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Transcript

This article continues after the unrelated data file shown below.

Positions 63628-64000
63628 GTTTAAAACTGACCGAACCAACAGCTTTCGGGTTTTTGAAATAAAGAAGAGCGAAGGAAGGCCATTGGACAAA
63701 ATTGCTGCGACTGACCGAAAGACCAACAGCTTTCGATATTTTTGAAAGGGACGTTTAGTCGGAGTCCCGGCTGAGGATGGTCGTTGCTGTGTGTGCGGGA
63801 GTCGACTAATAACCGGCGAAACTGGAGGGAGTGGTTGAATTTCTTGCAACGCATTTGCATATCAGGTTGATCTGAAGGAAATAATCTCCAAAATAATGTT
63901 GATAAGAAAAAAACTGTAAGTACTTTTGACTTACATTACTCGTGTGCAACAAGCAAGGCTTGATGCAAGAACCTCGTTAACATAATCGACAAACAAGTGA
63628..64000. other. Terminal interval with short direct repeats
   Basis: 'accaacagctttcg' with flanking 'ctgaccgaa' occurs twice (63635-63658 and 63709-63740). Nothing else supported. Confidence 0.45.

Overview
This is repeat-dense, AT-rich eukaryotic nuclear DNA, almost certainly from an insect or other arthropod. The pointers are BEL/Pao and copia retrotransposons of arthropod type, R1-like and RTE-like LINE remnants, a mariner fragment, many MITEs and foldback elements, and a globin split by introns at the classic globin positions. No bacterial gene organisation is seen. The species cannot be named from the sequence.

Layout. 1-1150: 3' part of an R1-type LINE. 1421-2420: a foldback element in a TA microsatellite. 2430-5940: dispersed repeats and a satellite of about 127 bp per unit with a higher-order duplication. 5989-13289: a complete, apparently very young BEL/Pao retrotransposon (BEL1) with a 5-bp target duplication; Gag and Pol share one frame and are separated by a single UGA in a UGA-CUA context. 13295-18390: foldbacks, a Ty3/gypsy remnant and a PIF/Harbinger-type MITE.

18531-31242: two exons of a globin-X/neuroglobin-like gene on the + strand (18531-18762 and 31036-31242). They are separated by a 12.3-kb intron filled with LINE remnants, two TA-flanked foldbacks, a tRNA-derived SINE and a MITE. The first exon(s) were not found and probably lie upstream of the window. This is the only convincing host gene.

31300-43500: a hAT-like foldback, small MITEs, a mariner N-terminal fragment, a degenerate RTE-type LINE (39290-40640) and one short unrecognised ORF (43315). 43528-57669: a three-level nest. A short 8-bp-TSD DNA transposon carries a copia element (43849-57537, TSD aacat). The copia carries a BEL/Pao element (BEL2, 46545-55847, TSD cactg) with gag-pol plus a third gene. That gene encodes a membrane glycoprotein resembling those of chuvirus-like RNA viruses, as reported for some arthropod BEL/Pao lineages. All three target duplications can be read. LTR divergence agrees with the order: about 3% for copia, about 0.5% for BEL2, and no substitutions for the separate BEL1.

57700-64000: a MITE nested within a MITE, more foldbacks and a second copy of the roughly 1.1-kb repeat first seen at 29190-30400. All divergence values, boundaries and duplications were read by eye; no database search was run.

75 CHAPTER 6 IMPACT OF POWER QUALITY ON SENSITIVE ELECTRONIC LOADS 6.1 INTRODUCTION Owing to the increasing use of modern electronic devices, harmonic currents generated in the distribution systems create a new problem of ‘power quality’ in power systems. Power quality is an issue that is becoming more and more significant to electricity consumers at all levels of usage. Generally power quality refers to the degree to which voltages and currents in a system correspond to sinusoidal waveforms. The sensitive power electronic equipment and non-linear loads are widely used in industrial, commercial and domestic applications, this leads to harmonic distortions in voltage and current waveforms. Harmonics are currents or voltages with frequencies that are integer multiples of the fundamental power frequency. The total harmonic distortion of current is the combination of all the harmonic frequency currents to the fundamental. The current harmonics are a problem because they cause bigger losses to the customer and utility power system components [63]. There are three methods of estimating harmonic load content: the Crest factor (CF), Harmonic Factor or percentage of Total Harmonic Distortion (%THD) and K-Factor [63]. The THD Percentage can be defined in two different ways; as a percentage of the fundamental component (%THDF, the IEEE definition of THD) or as a percentage of the r m s (%THDR, used by the Canadian Standards Association and the IEC) [64]. 76 6.2 CAUSES OF DISTURBANCES IN POWER SYSTEMS Although a noteworthy literature on power quality is now available, most engineers, facility managers, and consumers remain uncertain as to what constitutes a power quality problem. Furthermore, due to the power system impedance, any current (or voltage) harmonic will result in the generation and circulation of voltage (or current) harmonics and affects the entire power system [64]. Fig 6.1 illustrates the impact of current harmonics generated by a nonlinear load on a typical power system with linear loads. Fig 6.1 Propagation of harmonics (generated by a nonlinear load) in power systems. 77 6.3 EFFECTS OF HARMONICS To some extent Harmonic load currents in distribution system are generated by all nonlinear residential loads. These loads include Switched Mode Power Supplies, Electronic fluorescent lighting ballasts and small uninterruptible power supplies units etc. The majority of modern electronic units use SMPS which draws pulses of current. These pulses contain hefty of harmonics. The electronic fluorescent lighting ballasts assert improved efficiency. The main benefit of using electronic ballast is that the light intensity can be maintained over an extended natural life by feedback control of the running current. Its great drawback is that it generates harmonics in the supply current [65]. Compact fluorescent lamps (CFLs) provide significant energy saving over incandescent lighting. As a result CFLs are being promoted as part of energy conservation programs for many electric utilities. CFLs, like all discharge lights, create harmonics on the supply system because of the control systems, limiting the plasma (an electric arc) current, which produces light [66]. The overheating distribution and transformers premature failure. are most The failure vulnerable rate of to these transformers is very high in India, i.e. around 25% per annum, when compared to International norms of 1-2% per annum. The life of a transformer is dependent upon the life of its insulation. Transformer insulation deteriorates with time and temperature. Transformer temperature, in turn, is related to loading i.e. the winding I²R losses. Loads with highly distorted current waveforms also have a very poor 78 power factor, because of this; they use excessive power system capacity and could be a cause of overloading. Even residential loads have been continuously increasing with the increase in use of electronic apparatus (Television sets, Personal Computers, CFLs etc.). The outcome is the increasing level of harmonic currents on power supply systems. It was found that with increasing set up currents, the neutral conductor's current (because of 'triple n' harmonics) increases sharply for nonlinear loads, as shown in Fig 6.2. Fig 6.2 Increase of neutral currents with increasing fundamental current loadings 6.4 MODELING OF ELECTRICAL LOADS 6.4.1 TRADITIONAL LINEAR LOAD MODELS Generation, transmission, and distribution are essential components to the overall power system model. The research and understanding of the static and dynamic behaviour of source-side components have led to their detailed models. The static and dynamic behavior of the composite load, however, has typically been harder to represent. 79 Modelling system load is complicated because the load is composed of millions of individual components connected to the system at any instance in time. These loads continuously change due to the time of day, weather, and state of the economy. There is also much uncertainty on how individual loads react differently to small and large voltage and frequency variations. It is impractical to represent all loads in a stability study, a fact that has led to the development of simplified composite load models [67]. Load models are typically located in stability studies at the network bus and are represented as an average power. These models therefore include all components down line from the substation which can be seen in Fig 6.3 looking from bus A toward the individual feeders. These components include transformers, power lines, shunt capacitors, and voltage regulators in addition to the end-user load. Static and dynamic load models are two types of load models most often used in stability studies. Static models represent system active and reactive load as an algebraic function of voltage and frequency. These models are best suited for loads where the steady state response to change in voltage and frequency is reached quickly. Dynamic loads models, represented with differential equations, take into account the past and present values of voltage and frequency. Dynamic loads typically take longer to reach steady state than static loads; however, they are commonly represented with the static load models [67]. 80 Fig 6.3 Radial system one-line diagram 6.4.2 Static Models The three generic static load models are constant impedance, constant current, and constant power. In the constant impedance model, the load power varies with the square of voltage. In the constant current model, the load power varies in proportion with voltage. The load power, in the constant power model, does not change with voltage. These responses are typical for small perturbations in voltage but may not accurately reflect the response due to larger voltage sags. Voltage sags greater than 20% can cause sensitive loads to trip off-line. These models, however, have been accepted in practice and are used in many transient stability programs [67]. 6.4.3 Exponential Model The most common and widely practiced static load model is the exponential load model derived in [68]. The static exponential model represents the change in active power P and reactive power Q as an 81 algebraic function of voltage and frequency. The active and reactive exponential models are described by dP V dV P Po 1 K Kpf .( f f o ) , Vo dQ V dV Q Qo 1 K qf .( f f o ) Vo (6.1) (6.2) where P0 ans Q0 are the total active and reactive load, respectively; Kpf and Kqf are the active and reactive load frequency characteristics; (f– f0) is the deviation in system frequency; dV dP and dV dQ are the active and reactive load power characteristics, respectively; and V and V0 are the actual and nominal RMS voltages, respectively. Since the system frequency is not an inherent variable in most stability programs, the response due to frequency is typically neglected. The active and reactive exponential load models defined in (6.1) and (6.2), respectively reduce to V P Po V o Q Q o V V o dP dV dQ dV (6.3) (6.4) Constant power, current, and impedance loads have characteristics equal to 0, 1, and 2, respectively. For composite system load, the exponential model active power characteristic typically ranges from 0.5 to 1.8, and the reactive power characteristic typically ranges from 82 1.5 to 6. Due to magnetic saturation in transformers and motors, the reactive load is significantly higher than constant impedance. The most commonly accepted linear load model characteristics are constant current for active load and constant impedance for reactive load [68]. 6.4.4 Polynomial Model Another common static load model is the polynomial load model which is also referred as the “ZIP” model. This model represents the composite load as a combination of constant impedance, constant current, and constant power loads. The load power varies with the change in system voltage. The polynomial model is defined as 2 1 V P p 1 . Vo V p 2 . p 3 Vo V Q q 1 . Vo V q 2 . q 3 V o 2 (6.5) 1 (6.6) where p1, p2, and p3 are the constant impedance, constant current, and constant active power load, respectively; and q1, q2, and q3 are the constant impedance, constant current, and constant reactive power load, respectively. 6.4.5 EPRI Model The Electric Power Research Institute (EPRI) developed its own static load model under several research projects starting in 1976. By 1987, 83 the model had gone through many revisions and can be found in [69]. EPRI’s model represents the active load with two components, the first frequency and voltage dependent and the second only dependent on voltage. The reactive load also has two components. The first is the total reactive load, and the second is the total reactive load minus shunt capacitance. 6.5 HARMONIC POWER FOR NONLINEAR LOADS The equivalent circuit of a non-linear load is shown in Fig 6.4. It can be modelled as a linear load in parallel with a number of current sources, one source for each harmonic frequency. The harmonic currents generated by the load – or more precisely converted by the load from fundamental to harmonic current – have to flow around the circuit via the source impedance and all other parallel paths. As a result, harmonic voltages appear across the supply impedance and are present all over the installation. Source impedances influence the harmonic voltage distortion resulting from a harmonic current. Fig 6.4. Equivalent circuit of Non-linear load 84 Whenever harmonics are suspected, or when trying to verify their absence, the current must be measured. The Fourier series represents an effective way to study and analyze harmonic distortion. It allows inspecting the various constituents of distorted waveform through decomposition. Generally, any periodic wave form can be expanded in the form of a Fourier series f (t ) A0 ( Ah cosh w0t Bh sinh w0t ) h1 A0 h 1 C h cos( hw 0 t h ) (6.7) where f(t) is a periodic function of frequency f0, angular frequency w0= 2πf0 and period T= 1/f0 C 1 cos( w 0 t 1 ) represents the fundamental component C h cos( hw 0 t h ) represents the hth harmonic of amplitude Ch, frequency hf0 and phase θh A0 A h B h 1 T 2 T 2 T C h A h T 0 T 0 T 0 tan 2 h f ( t ) dt f ( t ) cos( hw f ( t ) sin( hw B 1 2 h B A h h 0 0 t ) dt t ) dt 85 6.5.1 Measures of Harmonic distortion: A distorted periodic current or voltage waveform expanded into a Fourier series is expressed as follows i (t ) h 1 v (t ) I h cos( hw 0 t h ) (6.8) V h 1 h cos( hw 0 t h ) Accordingly, the following relationship for active power and reactive power supply are P 1 2 V h 1 V h 1 hrms h I h cos( h h ) (6.9) I hrms cos( h h ) Reactive power is defined as Q 1 2 V h 1 V h 1 hrms h I h sin( h h ) (6.10) I hrms sin( h h ) 6.5.2 Voltage distortion factor Voltage distortion factor VDF, also known as voltage total harmonic distortion is defined as VDF 1 V1 h2 V 2 h (6.11) 86 6.5.3 Current distortion factor Analogously, Current distortion factor CDF, further known as Current total harmonic distortion is defined as CDF 1 I1 h2 (6.12) I h2 where I h is the hth harmonic peak current Vh is the hth harmonic peak voltage θh is the hth harmonic current phase Фh is the hth harmonic voltage phase w0 is the fundamental angular frequency, w0=2πf 0 f0 is the fundamental frequency, f0=50Hz Where V1, I1 represent the fundamental peak voltage and current respectively. With Vrms and I rms V h1 I h1 V1rms 1 (VDF)2 2 h rms 2 h rms I1rms 1 (CDF) (6.13) 2 The apparent power is S VrmsI rms V h1 2 2 h rms h rms I V1rmsI1rms 1 (VDF)2 1 (CDF)2 S1 1 (VDF)2 1 (CDF)2 (6.14) 87 Where S1 is the apparent power at fundamental frequency and the power factor is P P 1 * 2 S S1 1 (VDF ) 1 ( CDF ) 2 pf pf disp * pf dist pf disp pf dist P S1 (6.15) 1 1 (VDF ) 2 1 ( CDF ) 2 where pfdisp is the displacement power factor pfdist is the distortion power factor 6.6 Stochastic Analysis of the Effect of Using Harmonic Generators (Non linear Loads) in Power Systems 6.6.1 Sensitive Electronic Loads Switch mode electronic devices including Compact Fluorescent Lamp (CFL) and personal computers introduce capacitive power factor and current harmonics to the power system. Since middle 80’s and with the expanding use of nonlinear switch mode electronic loads, concerns arose about their effect on the power systems. In many IEEE documents, it is recommended to study the effect of electronic loads. Switch mode devices have a capacitive power factor between 55 and 93 percent (All experts), which can cause the increase of reactive power and power loss. The power loss in an office building wirings due to the current harmonics may be more than twice that of the linear 88 load equipment [70]. Capacity of the transformers may be reduced more than 50 per cent in the presence of harmonic components [71]. CFL is a more efficient and durable replacement of the traditional incandescent lamp. Replacing traditional light bulbs by CFLs has several advantages including energy saving, increase in the capacity of plants and distribution transformers, peak shaving, less carbon emission and customer costs. On average, 20 percent of the total use of electricity is consumed in lighting [72]. However, the increase in the number of electronic devices especially the CFLs in power systems must be carefully planned. Replacing the incandescent light bulbs with CFLs means replacing the system’s major ohmic load with a capacitive load of high frequency harmonic components. In areas where lighting is a major use of electricity, e.g. places where natural gas or other fossil fuels are used for heating purposes, unplanned replacing of incandescent lamps with CFLs can introduce unexpected negative effects on the system. Also, in areas with a considerable number of other switch mode devices e.g. commercial areas with many office buildings it is important to plan the number of CFLs carefully. Most of the present studies on the effect of switch mode devices are based on tentative experiments and power factor measuring before and after using the devices in the power system [73], and proposing a model for the network has been less discovered. In order for studying such effects, it is better to classify the system equipment to the substation equipment and consumer side 89 equipment. Dramatic changes in power quality indicators of the distribution systems may cause disorders or even damages in the consumer equipments. Such disorders are especially important for sensitive appliances such as medical and hospital devices. In this chapter review of novel approach for studying the effect of switch mode devices and present a novel stochastic modelling approach for analysing the behaviour of the power system in the presence of switch mode devices. This studies the major Key Performance Index (KPI) of the power system and study how these KPI will be affected by adding the current harmonics. 6.6.2 Modelling of Electronic ballasts (EB) Electronic ballasts (EB) used in public lighting in comparison to similar devices used in interior lighting can have circuits for regulation of output power according to preset switching profile (ONOFF-DIM cycles with reduced power in dimming mode). Electronic ballasts cannot be connected to networks with central voltage regulator because decreased supply voltage for ballast may malfunction the lighting operation. Light dimming in EB is possible thanks to controlled high-frequency oscillator. 90 Fig 6.5 Circuit diagram of an Electronic ballast Input filter (see Fig 6.5) limits the effect of current deformation and protects against random high-frequency pulses that may appear in supply network (e.g. as a result of switching processes). Next stage of signal processing consists of two transistors used to generate a highfrequency signal for maximized power. The frequency must be above the range of audible sound, i.e. 20 kHz (upper limit lies about 100 kHz). Choke is wired in series with lamp. Choke is responsible for limitation of current through lamp. Capacitor connected parallel to the lamp is used for creation of the ignition voltage. Fig 6.6 Circuit diagram of a magnetic ballast 91 Fig 6.7 Behaviour of voltage and current in a discharge lamp 92 Magnetic (conventional) ballasts (energy efficiency index EEI = B1, B2, C, D according to CELMA) consist of choke, capacitor and starter. Thermal losses are prevailing in this type of ballasts. Losses are originated in windings of the choke by flowing currents and also by hysteresis of the core. Level of losses depends on mechanical construction of the ballast and wiring of its windings. Simple choke is a dominant ballast type for high-pressure discharge lamps. It has single winding on a core; due its construction it is simple and cheap. Choke is connected in series with lamp (Fig. 6.6). The Choke only limited regulation possibilities by input voltage. Ignition current is very high, thus, the whole circuit must be constructed to withstand such currents. During operation of magnetic ballast, non-harmonic currents flow as a result of nonlinearity of the lamp. 6.6.3 Modelling of CFL ballast circuit The common 220V power system voltage is not enough to start the fluorescent lamps. Therefore, CFLs include a ballast circuit for providing the starting high voltage. In traditional fluorescent lamps, inductive ballasts are widely utilized. However, electronic ballasts which are used in CFLs have much better quality [74]. Electronic ballasts are composed of a rectifier and a DC-AC converter. Fig 6.8 shows the general block diagram of a ballast circuit. 93 Fig 6.8 Block diagram of a CFL ballast circuit. Several circuits are simulated in MATLAB software for this project. Fig. 6.9 shows one sample CFL ballast circuit model. This circuit is similar to that of [75] with slight changes. The input full wave rectifier and the large input capacitor make the current have narrow high peaks at short intervals and almost zero value elsewhere. Fig. 6.10 shows the output voltage and current of the circuit in Fig 6.9. Frequency analysis shows that the CFL current is made up of odd harmonic components of the main frequency (50 or 60 Hz). The CFL is modelled by a number of current sources with the proper harmonic values. Equation (6.16) shows the mathematical model for a CFL when the voltage is assumed to be a cosine function. vCFL V cos(2ft ) 4 n 0 n 0 iCFL I 2 n1 cos2 (2n 1) ft 2 n1 I 2 n1 cos2 (2n 1) ft 2 n1 (6.16) The more the number of harmonics is, the more accurate the model will be. In this study the first five odd harmonics (1, 3, 5, 7, and 9) are used. A schematic of the model is shown in Fig 6.11. The power factor of this circuit is 93%. In order for having a flexible model for different 94 market suppliers, the power factor is chosen flexible in the simulation experiments. Fig 6.9 Simulation of a CFL ballast circuit Fig.6.10. Sinusoidal voltage and resulting current wave shape for a CFL ballast circuit 95 Fig. 6.11. Circuit model of a switch mode device. The values of the current and phase in Equation 6.16 are summarized in Table 1 for the circuit in Fig6.9. Table 6.1 Peak value and phase of the current harmonics for the CFL Current Harmonic First Third Fifth Seventh Ninth Peak I2n+1 (A) 0.2 0.182 0.162 0.138 0.112 PhaseΦ2n+1 (Rad) 0.260 3.499 0.609 4.000 0.799 6.6.3.1 Different circuit configurations of CFL Many electrical devices, especially electronic devices, can produce a harmonic distortion of the shape (sine wave) of the electric wave form. This distortion degrades the quality of the electricity and can subsequently decrease the effectiveness and efficiency of the equipment. Total Harmonic Distortion is defined as a ratio of the sum of all the harmonics over the magnitude of the fundamental power. Most magnetic ballasts have a total harmonic distortion between 18% and 35%. Most electronic ballasts have the total harmonic distortion below 20% with some below 10%. It is advised to purchase ballasts that have low distortion specifications 96 Fig 6.12 Typical CFL Ballast Circuit Fig 6.12 displays a block diagram of typical CFL ballast available in India. The first block contains the protection, filtering and current peak limiting components. Block 2 is the full diode bridge filter to the converter the ac line into a dc stage. Block 3 is the smoothing capacitor with a typical value of either 4.7 μF or 10 μF. It provides the dc input voltage of the resonant inverter for the tube in block 4. The ripple on the dc voltage, measured by the crest factor (peak divided by RMS value), influences tube life. Increasing the filter capacitor reduces the ripple but increases the peak of the AC current waveform and hence the harmonics in it. Some other ballast designs also reduce the harmonic content but increase the crest factor. Addition of filtering or using a more sophisticated design can reduce the harmonic content but also increases the complexity and cost of the CFL. CFLs can be divided into four main categories in terms of their ballast circuitry and their attempt on improving the powerfactor. 97 6.6.3.2 No Power-Factor Correction (Simple Case) Fig 6.13 shows a simple CFL with no filtering and hence nothing to improve the power-factor. Sometimes even the resistor in the ac lead is the absence, and the source impedance is relied upon to limit the capacitor charging peak. This circuit has very high harmonic current levels, which depend on the dc capacitor size and R, but is the cheapest to manufacture. Fig 6.13 Simple CFL Ballast Circuit with no filtering 6.6.3.3 Passive Power-Factor Control One way of increasing the ballast power-factor and to reduce the harmonic content of the input current waveform is the use of passive filtering. There are many types of passive filter arrangements, one of which is shown in Fig 6.14. Fig 6.14 Passive Filtering Circuit 98 Obviously, the more extensive the filtering is, the better the ac current waveform, but higher the cost. The advantage of this passive LC filtering technique is its simplicity and ease of implementation. However, the major drawback is the physical size and weight, which makes it unattractive due to the limited space and inherent power loss [75]. 6.6.3.4 Valley-Fill Another possible solution is to use valley-fill circuit (or equivalent), shown in Fig 6.15. In this circuit, the filter capacitor following the diode rectifier is split into two different capacitors C1 and C2, which are alternately charged and discharged using the three diodes. However, this circuit contains large DC voltage ripple, which produces lamp power and luminous flux fluctuation. As a result, it will reduce the lamp's lifetime. Fig 6.15 Valley-Fill Filtering Circuit The improved valley-fill circuit shown in Fig 6.16 adds to two identical small capacitors C3 and C4 as a voltage doubler to enhance the current waveform near crossover point. It continues to 99 draw the current from the ac source during the cross-over period, which helps to extend the input current conducting angles. One resistor is connected to the bottom of C2 in order to remove the charging current spikes at the voltage peak. This is a cost effective way of improving power factor as well as reducing the harmonic current injection level [76]. Fig 6.16 Improved Valley-Fill Circuit The measured harmonic spectra of different CFLs has allowed the identification of four categories of CFL; poor, average, good and excellent, which are associated with the ballast circuits used (Fig 6.13-6.16). Simulated time domain waveforms and their corresponding harmonic spectra as recorded and displayed in Figure 6.17-6.20. 100 Fig 6.17 Wave form and harmonic spectra of No filtering Circuit Fig 6.18 Wave form and harmonic spectra of Passive filtering Circuit Fig 6.19 Wave form and harmonic spectra of Valley-fill filtering Circuit Fig 6.20 Wave form and harmonic spectra of Acive filtering Circuit 101 6.6.4 Circuit model for other electronic devices Personal computers and other electronic equipment such as printers, etc. generate current harmonics in the power system too, because they all include a rectifier. The harmonic components of personal computers are calculated and provided in the literature [70], [75]. Fig 6.21 shows the relative value of these components. Therefore, similar models to that of Fig 6.9 for modelling such electronic devices are used. Fig 6.21 Relative values of the current harmonics for a personal computer. 6.7 Stochastic modelling of switch mode devices in power system Phase of a harmonic generating device is not a constant value. But it is a random variable that varies in a specific range that can be provided by the manufacturer. Therefore, the model in Equation (6.16) will be modified to that of Equation 6.17 102 4 im I 2 n1 cos2 (2n 1) ft 2 n1 (2n 1) m (6.17) n 0 In this model, m is the device number in the network. In practice, the total number of devices M is a large number. For each device it has a phase shift ΔΦm from the central phase. Distribution of ΔΦm can be assumed to be uniform or Gaussian depending on the manufacturer’s data sheet. In other words for the uniform distribution: c max m c max , P ( m ) (6.18) 1 2 max In the above equation, Φmax is the maximum phase shift from the theoretical phase lag Φc. If the probability distribution is Gaussian, ΔΦm is obtained from equation 6.19: ( ) 2 1 P( m ) 2 2 e 2 2 (6.19) Where φ and σ are the mean and variance of the phase lag. The current value for a large number M of CFLs with the above specifications is equal to i in Equation 6.18: M M 4 i im I 2 n1 cos2 (2n 1) ft 2 n1 (2n 1) m m 0 (6.20) m 0 n 0 Finding the Probability Density Function (PDF), expectation and variance of current in the above equation is complicated. Instead, this can rely on numerical simulation to find the PDF of power system current. In this experiment, power system is composed of a thousand CFLs. The average phase lag of these CFLs is fifteen degrees and has a 103 uniform distribution of range 15±10 degrees. It uses a Parzen window [76] approach to find the PDF of the peak output current. Fig 6.22 shows the result. The mean value and standard deviation of the current in this experiment are 611.5 and 2.45. It may notice that if the variance in the phase shift is not considered, meaning that do not assume the CFL phase to be a random variable, the peak current will be equal to 701 Amperes. While designing the dimension of network, this means at least 13% more capacity. Different results can be obtained for different values of phase range for the electronic devices. Fig 6.22 Relative values of the current harmonics for a personal computer. 104 6.8 EXPERIMENTAL STUDY The experimental study was conducted to determine the energy losses, on account of the residential sensitive electronic loads. In order to find out the magnitude of harmonic currents caused by electronic loads, various tests were conducted in the lab. For the purpose of analysis Power Quality Analyser 3196 was used to capture the signals. The residential appliances that are taken into consideration depicted both linear as well as nonlinear loads. Incandescent lamp and fluorescent tube with magnetic choke act as linear loads, whereas UPS, ceiling fan, personal computers, fluorescent tube with electronic ballast, CFL, TV and mobile phone chargers are nonlinear loads. Readings are given in Table 6.2 where DPF is ‘Displacement’ power factor and it is the cosine of the angle between fundamental rms voltage and fundamental rms current. TPF is True power factor ‘measured in the presence of all harmonics’ and is the ratio of Pmeas in Watts and measured Volt Amperes i.e. VAmeas. Waveforms for different loads are shown from Figure 6.23 to 6.33. They clearly show the current distortion due to nonlinear loads. The waveforms of current no longer remain ‘sinusoidal’ for these loads. 105 TABLE-6.2 Measurement results for Electronic Appliances % THD of Current DPF True PF P in Watts VA 3.35 0.999 1.0 85.46 85.46 8.47 0.587 0.585 51.32 88.32 UPS 50.99 0.462 0.414 16.06 39.87 Fluorescent Tube with Electronic choke 108.98 0.849 0.577 22.4 25.68 Television Set 150.32 0.978 0.538 68.02 69.78 Computer 1 72.8 0.999 0.809 119.98 120.28 Computer 2 148.17 0.974 0.545 107.37 109.64 Compact Fluorescent Lamp 136.95 0.874 0.524 14.95 17.44 Ceiling Fan 68.33 0.791 0.657 18.33 29.87 Mobile Charger 1 161 0.979 0.51 3.85 3.91 Mobile Charger 2 219 0.96 0.386 5.82 5.91 Incandescent Lamp Fluorescent Tube with magnetic choke 106 Fig.6.23. Incandescent Lamp Measured with all harmonics present VAR=0.0, P=84.83, Vrms=227.29, Irms=0.375 and Losses=0.63 Fig.6.24. Fluorescent Tube with magnetic choke Measured with all harmonics present VAR=71.14, P=51.2, Vrms=232.86, Irms=0.376 and Losses=0.12 107 Fig.6.25. UPS Measured with all harmonics present VAR=35.3, P=15.93, Vrms=236.1, Irms=0.164 and Losses=0.13 Fig.6.26. Fluorescent tube Electronic Choke Measured with all harmonics present VAR=31.36, P=21.8, Vrms=229.41, Irms=0.167 and Losses=0.6 108 Fig.6.27. Television Set Measured with all harmonics present VAR=105.71, P=67.85, Vrms=233.82, Irms=0.536 and Losses=0.17 Fig.6.28. Computer 1 Measured with all harmonics present VAR=87.03, P=119.36, Vrms=234.56, Irms=0.632 and Losses=0.62 109 Fig.6.29. Computer 2 Measured with all harmonics present VAR=163.58, P=106.7, Vrms=233.85, Irms=0.834 and Losses=0.67 Fig.6.30. Compact Fluorescent Lamp Measured with all harmonics present VAR=24.13, P=14.57, Vrms=228.26, Irms=0.124 and Losses=0.38 110 Fig.6.31. Ceiling Fan Measured with all harmonics present VAR=21.01, P=18.29, Vrms=212.56, Irms=0.131 and Losses=0.04 Fig.6.32. Mobile phone charger 1 Measured with all harmonics present VAR=6.46, P=3.81, Vrms=232.9, Irms=0.032 and Losses=0.04 Fig.6.33. Mobile phone charger 2 Measured with all harmonics present VAR=13.72, P=5.02, Vrms=231.2, Irms=0.0627 and Losses=0.8 111 6.9. IMPACT OF VARIATION OF INPUT VOLTAGE The impact of variations in the input voltage on the input currents of each of the appliances tested is examined in this section. Understanding the implications of variation to the input current of appliance due to changes in the input voltage; is essential for complete understanding of the manner in which appliances may impact on the electricity distribution system. An accurate understanding of appliance behaviour in different input voltage conditions is also essential if accurate appliance models are to be developed for simulation. Two tests have been designed to assess the impact of variations in input voltage on appliance input current behaviour. The first test examines appliance behaviour at the upper and lower limits of the Indian low voltage range. The first of these tests involved supplying the appliances at 253 V RMS which is at the upper limit of the range, and the second involved supplying the appliances with 207 V RMS which is at the lower limit of the range. The remaining test involved supplying the appliances with distorted input voltages. The values are put in a tabular form to facilitate the comparison between values and the results obtained using the undistorted nominal value (230 V RMS), the data in each table is presented as a percentage of the values obtained when the nominal voltage was applied. For example, a value of 100% means that the value obtained for the test was equal to the value obtained when the appliance was supplied with an undistorted voltage of 230V RMS. 112 The data in Tables 6.3 specify the behaviour of the RMS current, displacement power factor and fundamental current are relatively insensitive to changes in the supply voltage magnitude. The results for total harmonic current are more diverse. CFL, TV and the UPS show considerable variation in total harmonic current for one or both of the voltage magnitude tests. It is remarkable that the CFL, TV and UPS appear to have electronics on the input which aim to lessen current waveform distortion. It may be assumed that these circuits are more sensitive to changes in input supply voltage than even simple devices such as the SMPS of the PC. The data Table 6.4 indicate that there is little variation in the displacement power factor when the appliances are supplied with harmonic test waveform. However, there is considerable variation seen total harmonic current. Further, the variations seen here are much greater than the input voltage magnitude. This indicates that appliance behaviour is more sensitive to changes in input voltage distortion contrasting to changes in input voltage magnitude. Fig 6.34 shows the harmonic currents of various devices under the sinusoidal supply voltage condition. These values represent a ‘worst case’ pollution level at this moment in the MV-grid. It is further used in the simulation to analyze the performance of model network in a polluted grid condition. Fig. 6.35 shows the harmonic currents at the beginning of a LV feeder. THD (i) value is around 16% at the beginning of the LV feeder, whereas THD (i) at a high load house terminal varies between 26-28% and at a low load house terminal 113 between 48-49% [10]. The harmonic spectrum at two house terminals with high load and low load respectively are compared in Fig.6.36. TABLE 6.3 THD (I) VALUES OF DIFFERENT DEVICES USED IN VARYING INPUT VOLTAGE MAGNITUDE RMS Input Voltage 253V RMS Input Voltage 207V THD(i) DPF THD(i) DPF TV 118 103 148 96 Computer-1 88 100 93 99 CFL -1 156 100 161 100 Computer-2 152 101 178 78 UPS 88 100 112 100 Ceiling Fan 76 79 82 89 CFL-2 110 100 125 100 Incandescent Lamp 101 100 99 100 Appliance TABLE 6.4 THD(I) VALUES OF DIFFERENT DEVICES – HARMONIC TEST WAVEFORM Harmonic Test Waveform 1 Harmonic Test Waveform 2 THD(i) DPF THD(i) DPF TV 128 101 167 100 Computer-1 103 100 96 99 CFL -1 142 97 168 106 Computer-2 154 104 178 81 UPS 87 100 135 101 Ceiling Fan 79 81 84 93 CFL-2 114 100 128 107 Incandescent Lamp 102 100 99 100 Appliance 114 Fig. 6.34 Harmonic currents spectrum of devices used in ‘low load’ case Fig.6.35. Harmonic currents of LV feeder (clean grid) Fig.6.36. Harmonic currents at different house terminals- (clean grid) 115 Fig 6.37 shows the experimental set up, which contain all types of sensitive electronic loads. A study was conducted in a residential campus consisting of 100 houses. It was found that on an average each residence is having fluorescent tubes with magnetic choke as well as electronic ballast, compact fluorescent lamps, personal computer, UPS, television set, mobile phone chargers, stereo system, ceiling fans, food processor, microwave oven, refrigerator, air cooler and incandescent lamps as loads. Then power loss due to harmonics i.e. Pmeas – Pf is calculated for each house. It is found to be more or less 8 to 10 Watts. Considering 6 to 8 hours/day operation of these loads, the number of energy units consumed because of harmonics for 100 houses, comes out to be 150 to 250 kWh per month. This extra energy loss is solely due to harmonics. This loss corresponds to the sample size of 100 residences but as the number of houses increases, the cumulative loss is enormous.